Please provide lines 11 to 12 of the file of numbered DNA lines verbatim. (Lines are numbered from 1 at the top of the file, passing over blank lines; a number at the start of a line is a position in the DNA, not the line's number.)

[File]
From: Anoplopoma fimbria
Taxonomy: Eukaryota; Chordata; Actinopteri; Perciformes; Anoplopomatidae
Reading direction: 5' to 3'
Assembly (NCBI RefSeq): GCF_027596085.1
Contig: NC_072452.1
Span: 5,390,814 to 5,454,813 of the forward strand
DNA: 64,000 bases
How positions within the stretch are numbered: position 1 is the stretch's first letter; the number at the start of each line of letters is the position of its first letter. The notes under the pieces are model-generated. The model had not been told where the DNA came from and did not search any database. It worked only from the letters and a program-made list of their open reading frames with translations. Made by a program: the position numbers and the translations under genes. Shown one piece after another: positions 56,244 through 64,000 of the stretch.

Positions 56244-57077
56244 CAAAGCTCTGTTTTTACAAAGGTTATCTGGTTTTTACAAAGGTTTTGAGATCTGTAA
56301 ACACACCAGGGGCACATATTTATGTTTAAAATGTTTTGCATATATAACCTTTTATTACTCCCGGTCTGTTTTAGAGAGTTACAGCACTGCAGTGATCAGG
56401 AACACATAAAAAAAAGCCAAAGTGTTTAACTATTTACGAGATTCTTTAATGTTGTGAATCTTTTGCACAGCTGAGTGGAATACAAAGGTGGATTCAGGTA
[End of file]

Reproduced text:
56301 ACACACCAGGGGCACATATTTATGTTTAAAATGTTTTGCATATATAACCTTTTATTACTCCCGGTCTGTTTTAGAGAGTTACAGCACTGCAGTGATCAGG
56401 AACACATAAAAAAAAGCCAAAGTGTTTAACTATTTACGAGATTCTTTAATGTTGTGAATCTTTTGCACAGCTGAGTGGAATACAAAGGTGGATTCAGGTA